Directed by: David Lowery
Premise: Adapted from the Arthurian legend. Sir Gawain (Dev Patel) has recently been knighted by King Arthur. Wishing to prove himself, Gawain accepts a challenge from the magical Green Knight on the understanding that he must sacrifice himself on the anniversary of their fight.
What Works: The Green Knight is a remarkable exercise in filmmaking craft. Every cinematic aspect of this film is excellent and it all comes together in a distinctly unified fashion. The production design has an organic and lived-in look that captures the difficulty and dirtiness of its time period. Much of The Green Knight has a grim, washed-out pallet but the film includes dashes of color in deliberate ways. Cinematographer Andrew Droz Palermo mixes naturalistic and highly stylized images in a way that feels of a piece with each other. The titular Green Knight is a supernatural entity who is a combination of a human being and a tree and the look is convincing. The Green Knight, played by Ralph Ineson, appears to have been created through a mix of practical and digital elements and the effect is seamless.The movie also has an effective soundtrack. The score by Daniel Hart mixes elements familiar from this kind of Arthurian period adventure with unusual instrumentation and the sound mix supports the film’s eerie supernatural vibe. The Green Knight stars Dev Patel as Sir Gawain and this is one of Patel’s best performances. He brings swagger to the role but also vulnerability and Patel fills in a lot of Gawain’s inner life without overly telegraphing his emotions. The dialogue of The Green Knight is also effective. It has the feel of an earlier era but contains the wit and humanity we’d associate with more contemporary dialogue. The Green Knight is also distinguished by the way it deals with knighthood. Like a lot of these kinds of stories, the hero goes on a quest but this story interrogates the values of Arthurian knighthood, namely honor, courage, and sacrifice.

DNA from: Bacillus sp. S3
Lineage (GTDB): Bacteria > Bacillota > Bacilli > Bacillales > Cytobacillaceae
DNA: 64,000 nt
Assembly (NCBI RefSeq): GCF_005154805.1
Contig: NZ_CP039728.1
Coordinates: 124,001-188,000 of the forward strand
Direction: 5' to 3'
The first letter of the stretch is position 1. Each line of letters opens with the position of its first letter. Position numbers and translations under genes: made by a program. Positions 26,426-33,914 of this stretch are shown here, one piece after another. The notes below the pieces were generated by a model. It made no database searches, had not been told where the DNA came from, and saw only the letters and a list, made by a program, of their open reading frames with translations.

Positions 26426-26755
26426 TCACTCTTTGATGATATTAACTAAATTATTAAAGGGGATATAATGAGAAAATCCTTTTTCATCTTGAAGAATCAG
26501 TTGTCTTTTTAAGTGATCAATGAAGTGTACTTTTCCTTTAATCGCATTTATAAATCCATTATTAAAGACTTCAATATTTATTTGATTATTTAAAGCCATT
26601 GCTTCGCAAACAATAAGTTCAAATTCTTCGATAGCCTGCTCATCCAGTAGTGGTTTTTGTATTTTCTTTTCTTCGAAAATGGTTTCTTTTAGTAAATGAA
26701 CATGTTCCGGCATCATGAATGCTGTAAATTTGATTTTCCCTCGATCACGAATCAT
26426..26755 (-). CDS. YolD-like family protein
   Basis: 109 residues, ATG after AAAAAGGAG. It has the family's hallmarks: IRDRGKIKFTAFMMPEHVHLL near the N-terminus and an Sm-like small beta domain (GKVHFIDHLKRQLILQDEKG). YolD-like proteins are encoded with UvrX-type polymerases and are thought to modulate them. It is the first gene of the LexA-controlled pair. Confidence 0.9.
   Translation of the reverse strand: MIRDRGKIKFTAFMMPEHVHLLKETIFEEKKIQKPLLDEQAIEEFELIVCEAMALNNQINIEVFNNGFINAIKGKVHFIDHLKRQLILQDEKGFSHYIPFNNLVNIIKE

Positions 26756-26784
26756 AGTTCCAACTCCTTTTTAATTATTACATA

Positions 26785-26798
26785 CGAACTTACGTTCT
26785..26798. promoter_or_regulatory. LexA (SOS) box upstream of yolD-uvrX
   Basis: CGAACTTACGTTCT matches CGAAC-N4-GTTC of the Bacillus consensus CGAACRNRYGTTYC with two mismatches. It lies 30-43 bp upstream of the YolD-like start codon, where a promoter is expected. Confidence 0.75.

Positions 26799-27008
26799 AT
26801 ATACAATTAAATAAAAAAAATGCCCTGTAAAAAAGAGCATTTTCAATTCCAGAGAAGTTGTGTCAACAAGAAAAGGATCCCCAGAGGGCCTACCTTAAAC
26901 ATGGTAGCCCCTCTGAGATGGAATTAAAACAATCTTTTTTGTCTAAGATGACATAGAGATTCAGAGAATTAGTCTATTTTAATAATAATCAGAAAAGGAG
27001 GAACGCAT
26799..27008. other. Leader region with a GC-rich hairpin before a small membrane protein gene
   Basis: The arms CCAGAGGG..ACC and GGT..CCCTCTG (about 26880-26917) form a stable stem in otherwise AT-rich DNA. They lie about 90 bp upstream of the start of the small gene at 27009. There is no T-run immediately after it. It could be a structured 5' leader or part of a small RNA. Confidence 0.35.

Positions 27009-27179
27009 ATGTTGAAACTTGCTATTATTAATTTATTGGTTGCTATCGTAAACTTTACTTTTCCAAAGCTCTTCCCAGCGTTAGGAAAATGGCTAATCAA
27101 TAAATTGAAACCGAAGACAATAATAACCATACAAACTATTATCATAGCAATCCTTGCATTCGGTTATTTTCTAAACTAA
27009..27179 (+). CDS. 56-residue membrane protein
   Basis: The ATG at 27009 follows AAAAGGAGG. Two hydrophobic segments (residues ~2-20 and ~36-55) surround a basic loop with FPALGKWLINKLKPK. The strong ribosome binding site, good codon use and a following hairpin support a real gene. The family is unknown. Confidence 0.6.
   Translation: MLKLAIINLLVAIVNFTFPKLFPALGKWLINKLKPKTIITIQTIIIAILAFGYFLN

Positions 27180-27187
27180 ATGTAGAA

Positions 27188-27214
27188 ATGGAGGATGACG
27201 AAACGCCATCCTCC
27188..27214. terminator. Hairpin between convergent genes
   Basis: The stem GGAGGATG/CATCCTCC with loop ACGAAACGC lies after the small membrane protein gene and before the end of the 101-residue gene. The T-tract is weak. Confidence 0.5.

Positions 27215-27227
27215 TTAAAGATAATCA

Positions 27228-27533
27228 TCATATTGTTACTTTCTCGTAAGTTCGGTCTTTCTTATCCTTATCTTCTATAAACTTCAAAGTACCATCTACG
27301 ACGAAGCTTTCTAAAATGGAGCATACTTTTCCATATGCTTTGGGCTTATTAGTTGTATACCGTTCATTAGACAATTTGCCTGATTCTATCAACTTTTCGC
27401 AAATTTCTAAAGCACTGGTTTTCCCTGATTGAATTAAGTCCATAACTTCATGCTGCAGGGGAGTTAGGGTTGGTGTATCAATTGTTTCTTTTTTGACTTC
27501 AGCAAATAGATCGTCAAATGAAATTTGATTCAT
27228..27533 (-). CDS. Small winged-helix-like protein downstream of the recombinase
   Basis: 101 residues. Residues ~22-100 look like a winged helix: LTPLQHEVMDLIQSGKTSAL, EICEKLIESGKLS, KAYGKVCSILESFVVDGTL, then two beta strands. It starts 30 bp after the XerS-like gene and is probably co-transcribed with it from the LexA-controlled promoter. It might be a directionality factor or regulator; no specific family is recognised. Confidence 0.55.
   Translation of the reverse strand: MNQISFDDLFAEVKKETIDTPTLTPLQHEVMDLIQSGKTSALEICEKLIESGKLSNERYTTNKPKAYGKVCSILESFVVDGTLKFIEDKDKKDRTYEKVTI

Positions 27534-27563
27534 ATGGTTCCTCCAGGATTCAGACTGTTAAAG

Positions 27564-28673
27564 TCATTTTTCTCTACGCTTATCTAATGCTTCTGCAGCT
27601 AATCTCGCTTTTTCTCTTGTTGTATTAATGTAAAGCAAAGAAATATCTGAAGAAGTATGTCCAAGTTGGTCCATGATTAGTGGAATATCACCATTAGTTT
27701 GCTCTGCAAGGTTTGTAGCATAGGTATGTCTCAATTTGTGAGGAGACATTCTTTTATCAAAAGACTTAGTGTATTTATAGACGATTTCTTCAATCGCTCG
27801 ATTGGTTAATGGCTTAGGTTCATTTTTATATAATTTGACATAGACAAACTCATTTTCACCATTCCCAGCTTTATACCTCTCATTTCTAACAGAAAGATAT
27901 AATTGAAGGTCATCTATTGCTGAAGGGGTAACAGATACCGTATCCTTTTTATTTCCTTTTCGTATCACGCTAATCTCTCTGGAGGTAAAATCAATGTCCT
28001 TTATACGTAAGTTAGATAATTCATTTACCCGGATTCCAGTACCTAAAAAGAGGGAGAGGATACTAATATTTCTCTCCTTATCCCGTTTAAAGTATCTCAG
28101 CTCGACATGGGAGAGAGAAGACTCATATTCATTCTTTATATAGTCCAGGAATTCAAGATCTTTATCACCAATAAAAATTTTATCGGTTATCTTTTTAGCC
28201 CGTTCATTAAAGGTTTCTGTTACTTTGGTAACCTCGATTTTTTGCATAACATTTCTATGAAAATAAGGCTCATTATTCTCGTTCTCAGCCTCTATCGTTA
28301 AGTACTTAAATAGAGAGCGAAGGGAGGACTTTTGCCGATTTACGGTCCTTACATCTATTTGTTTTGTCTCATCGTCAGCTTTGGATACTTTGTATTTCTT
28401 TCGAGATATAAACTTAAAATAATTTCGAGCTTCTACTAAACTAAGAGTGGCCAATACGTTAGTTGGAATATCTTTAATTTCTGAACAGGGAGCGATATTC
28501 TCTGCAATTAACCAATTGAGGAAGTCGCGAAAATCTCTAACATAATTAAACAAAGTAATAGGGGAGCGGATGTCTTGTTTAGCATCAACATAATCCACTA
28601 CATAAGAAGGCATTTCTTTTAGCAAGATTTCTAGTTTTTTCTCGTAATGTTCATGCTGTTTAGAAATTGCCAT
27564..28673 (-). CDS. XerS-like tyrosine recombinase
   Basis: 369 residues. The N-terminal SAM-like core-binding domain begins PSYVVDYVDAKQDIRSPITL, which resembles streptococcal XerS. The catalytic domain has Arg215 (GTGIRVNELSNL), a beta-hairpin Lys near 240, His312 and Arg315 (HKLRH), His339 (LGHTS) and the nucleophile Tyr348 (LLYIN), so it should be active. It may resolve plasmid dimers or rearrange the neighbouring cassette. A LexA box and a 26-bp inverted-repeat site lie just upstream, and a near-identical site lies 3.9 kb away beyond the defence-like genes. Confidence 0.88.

What Doesn’t: The Green Knight is not a conventional sword and shield picture. This film has more in common with Valhalla Rising than it does with The Lord of the Rings. The film’s unique style is to its credit but viewers should go into The Green Knight knowing it’s an art film that doesn’t offer the thrills we usually get from Hollywood fantasy pictures. The film struggles a bit with its narrative. The middle of the picture is episodic. Gawain travels to his appointment with The Green Knight and encounters a series of misadventures. Storytelling is generally about escalating and unifying, with the character’s experiences building toward the climax. Some portions of Sir Gawain’s journey aren’t so obviously connected to his destination.
Bottom Line: The Green Knight is an extraordinary piece of filmmaking. The narrative isn’t as tight and the film requires patience from the viewer. But The Green Knight is a delight for those who appreciate filmmaking craftsmanship and it’s a unique entry in the oeuvre of Arthurian cinema.
Episode: #863 (August 8, 2021)